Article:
Much of Russia's current military technology bears indelible signs of its Soviet roots, and by extension, decrepitude. President Dmitry Medvedev hopes to change this, and he's going to start by emulating DARPA, the American Department of Defense's legendary tech incubator.
Anyone who knows the origin story of the Defense Advanced Research Projects Agency will rightly note some irony here. Originally conceived in 1958 under the name ARPA, this mission-agnostic, unified military research agency was formed in direct response to recent technological successes by the Soviet Union, particularly the launch of the Sputnik satellite. In fact, it was in direct response to that launch that President Eisenhower said these words, referring to the creation of ARPA, in his 1958 State of the Union address:
The Defense establishment must plan for a better integration of its defense resources, particularly with respect to the newer weapons now building and under development...In recognition of the need for single control in some of out more advanced development projects, the Secretary of Defense has already decided to concentrate into one organization all the anti-missile and satellite technology undertaken within the Department of Defense.
Much of DARPA's history continues to tell this story the tech, space and arms races that defined the Cold War, though its projects, such as ARPANET--the direct predecessor to the Internet--have occasionally bled into the civilian world.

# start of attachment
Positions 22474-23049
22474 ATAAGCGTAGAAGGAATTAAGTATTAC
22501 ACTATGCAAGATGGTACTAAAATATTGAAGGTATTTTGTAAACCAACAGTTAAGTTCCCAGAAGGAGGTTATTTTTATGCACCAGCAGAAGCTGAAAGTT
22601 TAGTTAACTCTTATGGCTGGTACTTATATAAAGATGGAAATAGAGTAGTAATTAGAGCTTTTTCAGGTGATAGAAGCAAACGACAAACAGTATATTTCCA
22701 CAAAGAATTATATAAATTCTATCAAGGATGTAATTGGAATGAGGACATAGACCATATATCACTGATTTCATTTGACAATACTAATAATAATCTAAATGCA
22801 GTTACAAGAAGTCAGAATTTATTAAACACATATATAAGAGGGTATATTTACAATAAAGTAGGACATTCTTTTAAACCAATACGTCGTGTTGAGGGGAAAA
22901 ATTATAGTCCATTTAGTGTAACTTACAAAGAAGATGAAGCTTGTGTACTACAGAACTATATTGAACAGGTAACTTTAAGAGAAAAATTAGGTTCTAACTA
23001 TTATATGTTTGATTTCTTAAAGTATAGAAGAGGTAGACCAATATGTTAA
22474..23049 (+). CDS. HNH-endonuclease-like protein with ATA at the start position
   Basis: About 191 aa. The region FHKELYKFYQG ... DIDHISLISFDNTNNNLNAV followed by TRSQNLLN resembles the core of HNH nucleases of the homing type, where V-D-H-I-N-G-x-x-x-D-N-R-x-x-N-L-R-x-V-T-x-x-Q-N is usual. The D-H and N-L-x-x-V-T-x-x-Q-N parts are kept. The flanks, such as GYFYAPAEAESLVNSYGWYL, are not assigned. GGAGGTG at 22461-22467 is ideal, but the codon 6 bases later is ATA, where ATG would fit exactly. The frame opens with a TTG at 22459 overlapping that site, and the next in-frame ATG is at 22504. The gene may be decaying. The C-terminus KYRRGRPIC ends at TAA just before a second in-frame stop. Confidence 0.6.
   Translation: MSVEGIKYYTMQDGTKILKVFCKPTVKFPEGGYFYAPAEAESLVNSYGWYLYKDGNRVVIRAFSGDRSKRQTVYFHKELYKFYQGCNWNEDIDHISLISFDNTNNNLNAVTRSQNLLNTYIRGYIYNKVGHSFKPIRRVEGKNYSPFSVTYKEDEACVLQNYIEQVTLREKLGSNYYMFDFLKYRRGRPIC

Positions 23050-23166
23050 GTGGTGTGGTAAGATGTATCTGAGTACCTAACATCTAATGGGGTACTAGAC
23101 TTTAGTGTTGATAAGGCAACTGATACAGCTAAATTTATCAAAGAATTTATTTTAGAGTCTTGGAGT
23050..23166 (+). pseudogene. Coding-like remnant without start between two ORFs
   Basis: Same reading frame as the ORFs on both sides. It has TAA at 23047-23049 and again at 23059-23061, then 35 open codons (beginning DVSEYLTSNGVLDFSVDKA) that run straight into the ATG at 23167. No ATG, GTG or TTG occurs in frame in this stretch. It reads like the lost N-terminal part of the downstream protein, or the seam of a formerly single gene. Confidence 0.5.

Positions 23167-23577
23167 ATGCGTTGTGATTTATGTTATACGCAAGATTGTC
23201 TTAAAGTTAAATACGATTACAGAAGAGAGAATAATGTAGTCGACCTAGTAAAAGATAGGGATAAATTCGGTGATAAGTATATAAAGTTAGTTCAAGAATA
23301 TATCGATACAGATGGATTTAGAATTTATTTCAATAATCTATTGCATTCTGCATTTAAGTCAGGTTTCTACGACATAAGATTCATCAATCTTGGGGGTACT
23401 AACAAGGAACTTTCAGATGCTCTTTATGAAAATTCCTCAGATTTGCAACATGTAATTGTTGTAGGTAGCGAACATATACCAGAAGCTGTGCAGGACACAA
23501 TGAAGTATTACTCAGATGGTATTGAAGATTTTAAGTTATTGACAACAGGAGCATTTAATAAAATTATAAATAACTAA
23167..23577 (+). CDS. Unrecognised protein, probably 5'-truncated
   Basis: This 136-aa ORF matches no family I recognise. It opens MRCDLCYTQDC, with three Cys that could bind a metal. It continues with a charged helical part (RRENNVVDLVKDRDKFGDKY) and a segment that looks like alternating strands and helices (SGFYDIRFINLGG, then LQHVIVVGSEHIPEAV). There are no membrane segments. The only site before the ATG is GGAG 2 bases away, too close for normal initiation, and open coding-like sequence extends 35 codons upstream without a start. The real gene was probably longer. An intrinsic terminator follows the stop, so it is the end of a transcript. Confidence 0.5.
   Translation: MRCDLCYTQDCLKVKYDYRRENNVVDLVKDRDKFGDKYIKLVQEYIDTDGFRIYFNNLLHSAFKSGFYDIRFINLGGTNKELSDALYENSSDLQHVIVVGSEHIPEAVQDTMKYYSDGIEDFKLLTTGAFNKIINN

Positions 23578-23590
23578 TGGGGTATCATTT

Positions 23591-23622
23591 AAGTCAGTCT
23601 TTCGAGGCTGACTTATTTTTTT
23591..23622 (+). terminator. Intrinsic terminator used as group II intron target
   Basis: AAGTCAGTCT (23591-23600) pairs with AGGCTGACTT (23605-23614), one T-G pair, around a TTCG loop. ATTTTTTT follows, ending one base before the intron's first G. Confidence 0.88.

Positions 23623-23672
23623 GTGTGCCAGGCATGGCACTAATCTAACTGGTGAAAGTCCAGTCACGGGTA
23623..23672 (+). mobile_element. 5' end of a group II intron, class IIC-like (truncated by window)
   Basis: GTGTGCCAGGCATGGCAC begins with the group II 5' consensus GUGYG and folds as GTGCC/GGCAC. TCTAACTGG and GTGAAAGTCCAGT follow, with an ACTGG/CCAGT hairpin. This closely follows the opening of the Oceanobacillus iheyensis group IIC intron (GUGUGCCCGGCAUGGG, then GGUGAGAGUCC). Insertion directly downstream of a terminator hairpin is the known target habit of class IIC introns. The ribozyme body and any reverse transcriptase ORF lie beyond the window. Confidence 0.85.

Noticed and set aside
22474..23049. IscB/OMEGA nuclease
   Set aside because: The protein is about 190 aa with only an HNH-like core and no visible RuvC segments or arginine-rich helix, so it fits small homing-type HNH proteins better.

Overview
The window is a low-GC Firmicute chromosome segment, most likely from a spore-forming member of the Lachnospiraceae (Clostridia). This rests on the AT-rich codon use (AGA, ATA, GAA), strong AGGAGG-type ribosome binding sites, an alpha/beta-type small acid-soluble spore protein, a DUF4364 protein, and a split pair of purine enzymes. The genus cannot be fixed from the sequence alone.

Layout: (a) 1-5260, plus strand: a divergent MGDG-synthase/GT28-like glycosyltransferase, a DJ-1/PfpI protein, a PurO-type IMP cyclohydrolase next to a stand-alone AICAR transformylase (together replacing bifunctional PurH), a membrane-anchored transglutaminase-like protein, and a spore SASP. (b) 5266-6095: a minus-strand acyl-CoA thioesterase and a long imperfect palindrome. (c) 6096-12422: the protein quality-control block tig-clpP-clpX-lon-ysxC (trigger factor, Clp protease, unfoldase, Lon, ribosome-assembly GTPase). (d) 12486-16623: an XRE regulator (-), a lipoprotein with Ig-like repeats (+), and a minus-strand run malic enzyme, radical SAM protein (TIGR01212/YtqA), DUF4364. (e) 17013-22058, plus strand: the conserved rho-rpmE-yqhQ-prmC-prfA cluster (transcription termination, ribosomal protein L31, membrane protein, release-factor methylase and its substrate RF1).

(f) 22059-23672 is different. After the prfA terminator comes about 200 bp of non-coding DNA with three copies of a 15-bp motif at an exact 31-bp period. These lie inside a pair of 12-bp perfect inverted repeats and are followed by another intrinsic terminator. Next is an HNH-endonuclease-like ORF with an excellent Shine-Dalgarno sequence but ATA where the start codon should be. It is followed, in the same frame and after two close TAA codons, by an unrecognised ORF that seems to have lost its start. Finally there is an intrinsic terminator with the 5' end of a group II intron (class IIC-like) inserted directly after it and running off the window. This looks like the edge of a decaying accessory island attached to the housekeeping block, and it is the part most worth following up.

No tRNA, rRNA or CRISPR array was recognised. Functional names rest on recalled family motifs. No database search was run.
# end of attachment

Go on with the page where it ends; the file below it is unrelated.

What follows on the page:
Medvedev's plan for a DARPA-like agency, reported by Russian business paper Vedemosti (via state media) is both a bid for better military technology and a move toward a more modern vision for R&D. (An integral part of the DARPA model is the use of private and academic researchers, conscripted to help the agency's relatively small staff.)
Much of DARPA's success, however, can be attributed to a slow and steady refinement of both practice and focus. Its yearly operating budget is modest, at around $3bn--less than a fifth of NASA's--but its projects, though occasionally a bit esoteric, are usually well-selected.
It's unclear what kind of budget Russia's DARPA will have, how closely it will mimic the goals of its American counterpart, what kind of projects to expect from it, or even when it will launch (though Medvedev seems keen), so it's hard to gauge its chances at making a serious impact. To be sure, building on DARPA model will provide a good start, but it's far from a guarantee of success.
Image from Wikimedia Commons